Overview of the New Features for Bootstrap 4

Bootstrap is a powerful HTML & CSS front-end framework for building responsive websites. Bootstrap’s unsophisticated learning curve make it a great framework to master for beginner web developers, but encourages professional developers to consider taking a more native approach for bootstrapping a responsive website.

Ask any existing Bootstrap developer why they use the framework and they will happily answer, “It’s because of the convenient grid system, and implemented components.” — on top of being regularly maintained, Bootstrap sits comfortably as the leading responsive design framework you can get your hands on.

And now, Bootstrap is graduating from V3 to V4 — which is going to bring about a more refined approach for designing modern and responsive websites.

Since this is such a huge change in Bootstrap’s ecosystem, and it has taken place for more than 10 months already, it’s time we educate ourselves about the new changes that we can expect in Bootstrap 4.

Flexbox Support (Opt-in)


Developers creating for multiple device types can rejoice in the news that V4 is going to support Flexbox, but because not all browsers fully support it yet, to use Flexbox in V4 is going to be optional. The _variables.scss file contains a function called $enable-flex and is by default set to false. Developers can change that value to true and enjoy the framework’s capacity to switch your existing grids to Flexbox layout instantly.

Cards Content Containers

Mobile demand has led to a surge in unique design elements, one of which is Cards; a convenient design pattern used to display a set of information within small chunks. They’re a wonderful addition to mobile — and responsive — design.

Bootstrap 4 introduces native Cards component, which will replace the V3’s panels, wells, and thumbnails.


You can find the usage of cards design on popular social sites like Twitter,Pinterest, and weather forecast apps. Although cards isn’t an entirely new design pattern, the addition of cards to V4 will make them more accessible to those who mostly prefer to work with Bootstrap alone.

IE8 Terminated

The startling eye-opener is that IE8 enjoys a 6.20% market share in the global browser usage reports, but what’s more shocking is that this usage has remained consistent, even after Microsoft released Edge and cut the support for IE8+ browsers.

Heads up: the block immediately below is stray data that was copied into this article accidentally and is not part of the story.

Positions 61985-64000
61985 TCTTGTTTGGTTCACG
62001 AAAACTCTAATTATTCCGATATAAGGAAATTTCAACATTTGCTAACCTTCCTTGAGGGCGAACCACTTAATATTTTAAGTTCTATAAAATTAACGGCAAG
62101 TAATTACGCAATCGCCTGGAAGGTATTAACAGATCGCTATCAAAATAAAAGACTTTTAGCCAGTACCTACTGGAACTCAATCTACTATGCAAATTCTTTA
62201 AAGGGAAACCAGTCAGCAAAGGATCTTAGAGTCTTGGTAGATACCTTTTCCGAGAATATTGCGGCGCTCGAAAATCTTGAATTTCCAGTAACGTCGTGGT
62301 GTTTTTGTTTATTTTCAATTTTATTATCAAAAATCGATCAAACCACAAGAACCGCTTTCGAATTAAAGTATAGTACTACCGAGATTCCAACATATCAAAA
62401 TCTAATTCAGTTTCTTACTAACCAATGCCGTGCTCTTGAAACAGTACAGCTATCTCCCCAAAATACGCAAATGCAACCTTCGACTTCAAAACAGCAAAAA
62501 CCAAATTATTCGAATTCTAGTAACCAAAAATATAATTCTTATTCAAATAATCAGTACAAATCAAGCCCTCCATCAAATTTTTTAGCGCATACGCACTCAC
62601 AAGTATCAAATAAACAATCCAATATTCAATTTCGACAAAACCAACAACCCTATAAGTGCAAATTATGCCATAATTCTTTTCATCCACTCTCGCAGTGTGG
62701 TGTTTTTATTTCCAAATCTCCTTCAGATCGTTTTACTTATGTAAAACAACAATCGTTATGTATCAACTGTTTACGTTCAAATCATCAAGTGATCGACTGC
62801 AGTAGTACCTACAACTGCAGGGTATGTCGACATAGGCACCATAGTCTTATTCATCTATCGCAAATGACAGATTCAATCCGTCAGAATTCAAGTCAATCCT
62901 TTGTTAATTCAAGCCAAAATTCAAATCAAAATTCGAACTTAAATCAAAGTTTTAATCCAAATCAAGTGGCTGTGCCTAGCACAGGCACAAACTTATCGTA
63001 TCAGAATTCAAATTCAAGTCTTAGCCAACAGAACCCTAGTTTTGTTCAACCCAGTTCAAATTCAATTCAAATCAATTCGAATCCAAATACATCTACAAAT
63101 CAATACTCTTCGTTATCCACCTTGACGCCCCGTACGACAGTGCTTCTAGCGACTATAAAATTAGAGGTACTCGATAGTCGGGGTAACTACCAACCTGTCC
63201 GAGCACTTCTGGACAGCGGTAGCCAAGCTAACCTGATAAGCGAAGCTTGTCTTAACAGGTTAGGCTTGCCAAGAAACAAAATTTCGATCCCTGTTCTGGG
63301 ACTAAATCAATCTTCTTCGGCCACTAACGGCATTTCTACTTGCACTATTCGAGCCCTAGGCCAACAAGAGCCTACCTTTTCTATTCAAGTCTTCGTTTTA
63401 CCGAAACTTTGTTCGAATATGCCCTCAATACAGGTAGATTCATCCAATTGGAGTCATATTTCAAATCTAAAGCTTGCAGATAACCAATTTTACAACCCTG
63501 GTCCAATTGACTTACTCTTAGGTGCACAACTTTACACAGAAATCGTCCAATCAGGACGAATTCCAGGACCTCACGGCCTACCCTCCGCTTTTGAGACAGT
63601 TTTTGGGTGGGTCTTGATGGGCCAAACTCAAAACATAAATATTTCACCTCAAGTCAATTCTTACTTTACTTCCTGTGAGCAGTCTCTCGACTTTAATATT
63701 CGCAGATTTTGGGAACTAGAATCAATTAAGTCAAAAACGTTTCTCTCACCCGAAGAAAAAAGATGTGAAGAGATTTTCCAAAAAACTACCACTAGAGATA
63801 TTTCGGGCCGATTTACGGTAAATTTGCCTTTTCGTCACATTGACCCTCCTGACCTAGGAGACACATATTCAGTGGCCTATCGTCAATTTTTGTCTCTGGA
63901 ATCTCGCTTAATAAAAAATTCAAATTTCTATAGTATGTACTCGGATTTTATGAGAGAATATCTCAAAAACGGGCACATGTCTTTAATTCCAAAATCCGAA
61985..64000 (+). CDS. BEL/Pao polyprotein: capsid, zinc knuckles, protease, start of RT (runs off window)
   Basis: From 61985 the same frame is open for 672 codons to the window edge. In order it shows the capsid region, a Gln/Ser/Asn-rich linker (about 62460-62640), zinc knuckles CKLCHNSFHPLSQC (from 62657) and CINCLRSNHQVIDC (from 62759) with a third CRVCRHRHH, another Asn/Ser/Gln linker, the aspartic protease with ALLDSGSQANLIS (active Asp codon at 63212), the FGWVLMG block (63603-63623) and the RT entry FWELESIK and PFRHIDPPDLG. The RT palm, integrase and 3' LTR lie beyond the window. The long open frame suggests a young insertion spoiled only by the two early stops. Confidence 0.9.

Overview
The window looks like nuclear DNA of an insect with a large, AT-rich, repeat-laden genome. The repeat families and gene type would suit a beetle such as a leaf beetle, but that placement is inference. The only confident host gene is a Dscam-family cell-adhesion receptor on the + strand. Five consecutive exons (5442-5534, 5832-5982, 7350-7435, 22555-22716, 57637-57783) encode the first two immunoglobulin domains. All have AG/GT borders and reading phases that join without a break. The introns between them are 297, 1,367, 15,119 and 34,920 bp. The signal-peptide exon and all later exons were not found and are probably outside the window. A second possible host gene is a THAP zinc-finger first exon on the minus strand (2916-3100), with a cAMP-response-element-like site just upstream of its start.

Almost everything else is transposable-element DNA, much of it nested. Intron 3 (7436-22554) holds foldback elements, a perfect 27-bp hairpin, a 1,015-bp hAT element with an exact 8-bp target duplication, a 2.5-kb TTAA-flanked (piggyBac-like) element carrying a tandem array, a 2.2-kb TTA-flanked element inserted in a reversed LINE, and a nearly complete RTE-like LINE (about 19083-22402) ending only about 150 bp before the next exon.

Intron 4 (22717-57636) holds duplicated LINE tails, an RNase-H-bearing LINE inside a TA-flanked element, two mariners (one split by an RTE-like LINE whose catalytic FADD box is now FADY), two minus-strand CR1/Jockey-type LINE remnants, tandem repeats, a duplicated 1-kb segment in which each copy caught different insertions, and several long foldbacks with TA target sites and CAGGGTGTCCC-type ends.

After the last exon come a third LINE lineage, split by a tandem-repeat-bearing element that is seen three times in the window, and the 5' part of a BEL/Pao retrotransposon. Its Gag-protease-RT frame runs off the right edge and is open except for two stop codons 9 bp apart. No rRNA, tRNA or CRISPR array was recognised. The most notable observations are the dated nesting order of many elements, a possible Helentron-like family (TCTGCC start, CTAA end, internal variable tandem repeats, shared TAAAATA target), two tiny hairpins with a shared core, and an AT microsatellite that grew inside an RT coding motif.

Bootstrap Dev Team isn’t having any of it, and the new V4 isn’t going to support IE8 at all. This means that, developers working with clients with a significant portion of visitors coming from IE8, are going to need to stick to V3 for the time being.

Changes to Media Queries

Bootstrap 4 is getting rid of the traditional pixel grid breakpoints, and is going to switch over to em completely. This will be an important transition, particularly for those who were used to using LESS with V3, since V4 is switching over to SASS.

You can learn about the pixel to em conversions from this table:


And here is a comparison between V3 and V4 values for media queries:


Bootstrap Theme Upgrades

Finding a good looking Bootstrap template isn’t so hard these days, a search on GitHub might return a wide selection of Bootstrap boilerplates, and so will a query on your favorite web design blog.

But, Bootstrap itself hosts three unique themes: an admin dashboard, a marketing agency template, and a web app design.


True, these themes are not free, yet they maintain such precise design quality that questioning the value of investment isn’t necessary. You can apply either of these templates to your client projects, and make a quick return on the investment.

All the official Bootstrap themes are going to get automatically updated to Bootstrap V4, some are already using elements from the upcoming official release.

Many More Exciting Features

We’ve given you a taste of what is yet to come, but both the Alpha 1 and Alpha 2 blog posts from Bootstrap’s development team are great resources for exploring more improvements made to the framework.

It certainly will change the way front-end developers approach responsive design, but change is what makes web development so exciting.

By: Alex Ivanovs  (Guest Blogger)

alexAlex Ivanovs has spent the last decade as an individual web development expert, sharing his experiences on platforms like Huffington Post, Benzinga, Shopify, and others. You can find more of his work on Colorlib, where he helps with managing the project growth.




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